‘Reform’ candidates win local school board races
But definition of reform isn’t always so clear
The Colorado Statesman
So-called “reform” school board candidates swept to victory in three Front Range school district elections this odd-year election. But how one defines “reform” is a matter of location and political perspective.
In Denver, reformers won four seats, shifting the pro-administration’s one-seat majority to a tilted six-seat majority, thereby leaving the union-backed so-called “neighborhood” advocates with little voice on the seven-member board.
• Former Lt. Gov. Barbara O’Brien defeated northwest community organizer Michael Kiley for an at-large seat, 60 percent to 31 percent. Joan Poston garnered 9 percent in that race;
• Former Denver City Councilwoman Rosemary Rodriguez beat community organizer Rosario C. de Baca in District 2, 62 percent to 38 percent;
• School finance attorney Mike Johnson defeated Denver Public Schools parent Meg Schomp in District 3, 57 percent to 43 percent. Schomp is the daughter of Ralph Schomp, who started the well-known auto dealerships; and
• Denver Urban League chief Landri Taylor bested engineer Roger Kilgore in District 4, 66 percent to 34 percent.
Only incumbent Arturo Jimenez remains on the board as a voice opposing the current administration.
In Douglas County, two conservative pro-administration incumbents held onto office, while another two likeminded candidates were elected, thereby securing a conservative majority for the direction of the board, and further weakening the influence of the teachers’ union.
• Incumbent Doug Benevento defeated former Douglas County schools human resources officer Bill Hodges in District E, 52 percent to 48 percent;
• Incumbent Meghann Silverthorn beat public relations manager Ronda Scholting in District G, 53 percent to 47 percent;
• Stay-at-home mom Judi Reynolds bested finance director Julie Keim in District D, 52 percent to 48 percent; and
• Surgeon Jim Geddes defeated sales manager Barbra Chase in District B, 52 percent to 48 percent.
In Jefferson County, three conservative-leaning candidates were elected. But unlike Douglas County, the Jefferson County election likely changed the direction of the administration there by shifting it more to the right and rejecting a union-driven approach.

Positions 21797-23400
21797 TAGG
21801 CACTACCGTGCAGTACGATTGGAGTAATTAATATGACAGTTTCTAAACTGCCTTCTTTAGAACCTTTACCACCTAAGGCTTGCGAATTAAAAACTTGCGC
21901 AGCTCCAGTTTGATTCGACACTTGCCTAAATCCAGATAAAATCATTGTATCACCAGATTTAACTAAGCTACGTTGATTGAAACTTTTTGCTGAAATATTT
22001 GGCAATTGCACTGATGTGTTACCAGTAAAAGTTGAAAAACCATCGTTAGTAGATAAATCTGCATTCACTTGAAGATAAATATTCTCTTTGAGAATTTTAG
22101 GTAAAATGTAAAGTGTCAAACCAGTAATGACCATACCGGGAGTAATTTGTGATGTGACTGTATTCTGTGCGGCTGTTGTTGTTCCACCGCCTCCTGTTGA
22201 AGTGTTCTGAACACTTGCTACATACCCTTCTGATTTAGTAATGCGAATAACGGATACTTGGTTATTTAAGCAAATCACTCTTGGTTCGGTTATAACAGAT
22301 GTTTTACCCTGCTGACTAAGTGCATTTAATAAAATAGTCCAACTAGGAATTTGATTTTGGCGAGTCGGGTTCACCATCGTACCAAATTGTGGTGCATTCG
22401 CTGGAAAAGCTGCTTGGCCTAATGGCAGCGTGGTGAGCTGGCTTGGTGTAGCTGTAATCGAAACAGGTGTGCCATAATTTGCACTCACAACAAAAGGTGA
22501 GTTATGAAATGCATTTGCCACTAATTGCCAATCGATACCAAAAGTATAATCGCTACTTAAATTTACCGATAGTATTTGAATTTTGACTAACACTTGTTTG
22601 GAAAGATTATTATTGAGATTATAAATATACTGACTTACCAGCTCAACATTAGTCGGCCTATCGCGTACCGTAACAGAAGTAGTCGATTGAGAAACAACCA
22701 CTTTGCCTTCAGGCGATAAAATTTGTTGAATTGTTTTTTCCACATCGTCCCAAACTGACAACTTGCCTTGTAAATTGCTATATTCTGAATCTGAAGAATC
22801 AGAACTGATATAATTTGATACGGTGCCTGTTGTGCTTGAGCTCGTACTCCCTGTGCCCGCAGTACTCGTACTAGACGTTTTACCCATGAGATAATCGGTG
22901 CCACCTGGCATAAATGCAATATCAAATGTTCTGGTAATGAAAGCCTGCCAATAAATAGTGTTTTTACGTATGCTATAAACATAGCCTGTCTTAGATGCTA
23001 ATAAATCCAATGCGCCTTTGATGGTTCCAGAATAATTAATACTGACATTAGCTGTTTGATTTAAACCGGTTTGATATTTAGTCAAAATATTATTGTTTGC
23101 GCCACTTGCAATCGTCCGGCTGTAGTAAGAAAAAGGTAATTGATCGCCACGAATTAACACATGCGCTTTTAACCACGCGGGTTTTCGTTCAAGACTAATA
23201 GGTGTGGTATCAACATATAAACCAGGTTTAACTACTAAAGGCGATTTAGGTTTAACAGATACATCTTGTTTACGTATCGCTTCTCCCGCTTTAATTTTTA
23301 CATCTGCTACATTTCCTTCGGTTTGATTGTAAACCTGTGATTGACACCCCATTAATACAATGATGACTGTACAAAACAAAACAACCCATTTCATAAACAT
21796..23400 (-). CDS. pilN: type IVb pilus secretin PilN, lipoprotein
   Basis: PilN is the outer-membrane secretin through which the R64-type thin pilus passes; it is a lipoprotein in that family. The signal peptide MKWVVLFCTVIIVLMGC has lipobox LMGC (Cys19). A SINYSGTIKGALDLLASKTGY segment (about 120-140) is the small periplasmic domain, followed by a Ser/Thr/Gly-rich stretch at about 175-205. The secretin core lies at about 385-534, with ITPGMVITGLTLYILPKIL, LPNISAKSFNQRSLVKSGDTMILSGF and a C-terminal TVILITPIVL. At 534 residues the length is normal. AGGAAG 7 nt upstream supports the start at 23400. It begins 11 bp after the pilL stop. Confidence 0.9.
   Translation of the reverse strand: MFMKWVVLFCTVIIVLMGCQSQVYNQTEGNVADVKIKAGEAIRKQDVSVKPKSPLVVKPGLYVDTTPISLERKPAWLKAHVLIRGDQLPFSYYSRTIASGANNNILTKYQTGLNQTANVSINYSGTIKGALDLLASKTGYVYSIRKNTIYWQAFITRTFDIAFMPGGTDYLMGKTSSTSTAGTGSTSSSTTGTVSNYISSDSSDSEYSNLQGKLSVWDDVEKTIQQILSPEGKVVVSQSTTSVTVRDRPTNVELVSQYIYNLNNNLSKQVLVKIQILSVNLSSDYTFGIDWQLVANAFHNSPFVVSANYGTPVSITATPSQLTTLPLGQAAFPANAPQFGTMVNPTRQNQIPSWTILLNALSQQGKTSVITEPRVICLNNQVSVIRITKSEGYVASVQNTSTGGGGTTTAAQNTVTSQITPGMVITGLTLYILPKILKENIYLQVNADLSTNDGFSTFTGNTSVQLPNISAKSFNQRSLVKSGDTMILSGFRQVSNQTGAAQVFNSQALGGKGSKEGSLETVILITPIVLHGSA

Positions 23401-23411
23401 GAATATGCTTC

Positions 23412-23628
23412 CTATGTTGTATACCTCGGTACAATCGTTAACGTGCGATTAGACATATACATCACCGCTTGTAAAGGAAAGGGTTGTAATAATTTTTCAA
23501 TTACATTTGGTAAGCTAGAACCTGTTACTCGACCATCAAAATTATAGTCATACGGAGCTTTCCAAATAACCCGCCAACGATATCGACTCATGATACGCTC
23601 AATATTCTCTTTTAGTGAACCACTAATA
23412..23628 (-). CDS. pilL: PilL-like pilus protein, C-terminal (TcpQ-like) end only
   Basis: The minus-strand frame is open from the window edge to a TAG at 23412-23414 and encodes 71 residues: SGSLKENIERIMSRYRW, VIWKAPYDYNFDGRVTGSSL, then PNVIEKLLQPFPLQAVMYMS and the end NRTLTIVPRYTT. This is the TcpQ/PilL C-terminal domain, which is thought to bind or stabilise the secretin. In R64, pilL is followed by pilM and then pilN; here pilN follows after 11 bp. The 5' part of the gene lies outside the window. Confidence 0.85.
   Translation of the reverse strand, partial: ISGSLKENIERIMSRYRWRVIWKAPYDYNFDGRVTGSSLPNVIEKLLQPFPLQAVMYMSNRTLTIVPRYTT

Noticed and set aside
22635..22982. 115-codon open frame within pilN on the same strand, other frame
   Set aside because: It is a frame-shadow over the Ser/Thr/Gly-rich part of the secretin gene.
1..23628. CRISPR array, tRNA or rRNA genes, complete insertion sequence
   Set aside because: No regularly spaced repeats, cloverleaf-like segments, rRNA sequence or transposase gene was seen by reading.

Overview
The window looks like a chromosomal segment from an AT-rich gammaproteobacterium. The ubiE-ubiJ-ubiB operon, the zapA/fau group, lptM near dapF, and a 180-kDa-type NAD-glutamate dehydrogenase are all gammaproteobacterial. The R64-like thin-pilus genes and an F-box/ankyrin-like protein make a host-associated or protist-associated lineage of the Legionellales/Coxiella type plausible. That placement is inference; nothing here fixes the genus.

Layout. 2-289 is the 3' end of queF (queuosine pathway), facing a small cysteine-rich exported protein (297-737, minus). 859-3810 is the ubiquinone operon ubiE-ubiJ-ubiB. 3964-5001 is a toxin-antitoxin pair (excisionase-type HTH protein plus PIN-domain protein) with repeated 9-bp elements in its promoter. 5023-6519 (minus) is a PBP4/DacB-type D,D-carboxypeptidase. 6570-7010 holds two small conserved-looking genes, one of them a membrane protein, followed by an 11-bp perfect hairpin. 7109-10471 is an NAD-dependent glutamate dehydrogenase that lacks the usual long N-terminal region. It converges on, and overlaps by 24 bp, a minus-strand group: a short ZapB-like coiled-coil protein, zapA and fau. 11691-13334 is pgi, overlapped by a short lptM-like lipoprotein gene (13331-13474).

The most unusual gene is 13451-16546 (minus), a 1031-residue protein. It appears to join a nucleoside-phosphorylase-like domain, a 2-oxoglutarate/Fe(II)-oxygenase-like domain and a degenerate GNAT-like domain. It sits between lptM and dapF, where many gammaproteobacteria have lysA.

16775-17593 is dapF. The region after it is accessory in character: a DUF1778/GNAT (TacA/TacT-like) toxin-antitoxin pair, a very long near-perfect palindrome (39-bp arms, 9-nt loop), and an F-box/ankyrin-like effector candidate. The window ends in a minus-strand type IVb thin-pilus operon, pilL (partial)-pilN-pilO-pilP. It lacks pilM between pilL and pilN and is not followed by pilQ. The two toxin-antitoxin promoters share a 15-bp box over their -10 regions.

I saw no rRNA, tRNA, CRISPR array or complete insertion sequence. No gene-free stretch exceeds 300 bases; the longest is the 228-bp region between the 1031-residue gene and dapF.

• Office manager Julie Williams defeated public policy analyst Tonya Aultman-Bettridge in District 1, 61 percent to 39 percent;
• Author John Newkirk beat counselor Jeff Lamontagne in District 2, 54 percent to 46 percent; and
• Information technology and business manager Ken Witt defeated retired education policy analyst Gordon “Spud” Van de Walter in District 5, 58 percent to 42 percent.
The national headlines read that Colorado voters backed a reform slate, despite widely rejecting a proposed $950 million tax increase to fund education reforms in the state.
Many of the races looked similar from the outside. They were backed by major dollars from outside political and education reform groups and individuals. But how those dollars were distributed reflected the unique districts.
In Douglas County, Americans For Prosperity, the conservative Koch brothers’ advocacy group, spent about $350,000. Former Florida Gov. Jeb Bush, chairman of the Foundation for Excellence in Education, also donated $1,000 to each of the conservative candidates in Douglas County. Wealthy business leaders, including energy exec Alex Cranberg and health care facility owner Ralph Nagel, also donated more than $140,000.
On the other side, the American Federation of Teachers spent an estimated $200,000 in support of the union-backed candidates.
The conservative candidates themselves raised at least $165,000, compared to the union-backed candidates who raised about $60,000 in total.
Conservative Secretary of State Scott Gessler raised eyebrows when he also got involved by directing his campaign to suspend gubernatorial activities in order to work for the Dougco conservative reform slate.
Meanwhile, in the Denver school board race, New York City Mayor Michael Bloomberg contributed $75,000 to Great Schools Denver, a reform group that has supported the current administration’s direction. The expenditure committee collected at least $205,000 with significant help from Bloomberg, Education Reform Now Advocacy, Oakwood Homes, Davita Chief Executive Kent Thiry, and billionaire Philip Anschutz.
Disclosures filed just days before the election revealed that the reform candidates raised an estimated $600,000, while the neighborhood-oriented candidates — supported mostly by the Denver Classroom Teachers Association — raised at least $276,000.
That brings total contributions to the candidates themselves at more than $876,000. Observers believe contributions will total more than $1 million when the final disclosures are filed on Dec. 5, making it the most expensive school board campaign in state history.
Jefferson County did not see the massive outside spending that was observed in Denver and Douglas counties, though it still garnered a total of $142,636, as of the last filing before the election. Unlike Douglas County, the conservative reform candidates actually raised less than the union-backed candidates.
The union candidates raised about $116,684, as of the last filing, compared to the conservative candidates, who raised about $22,669.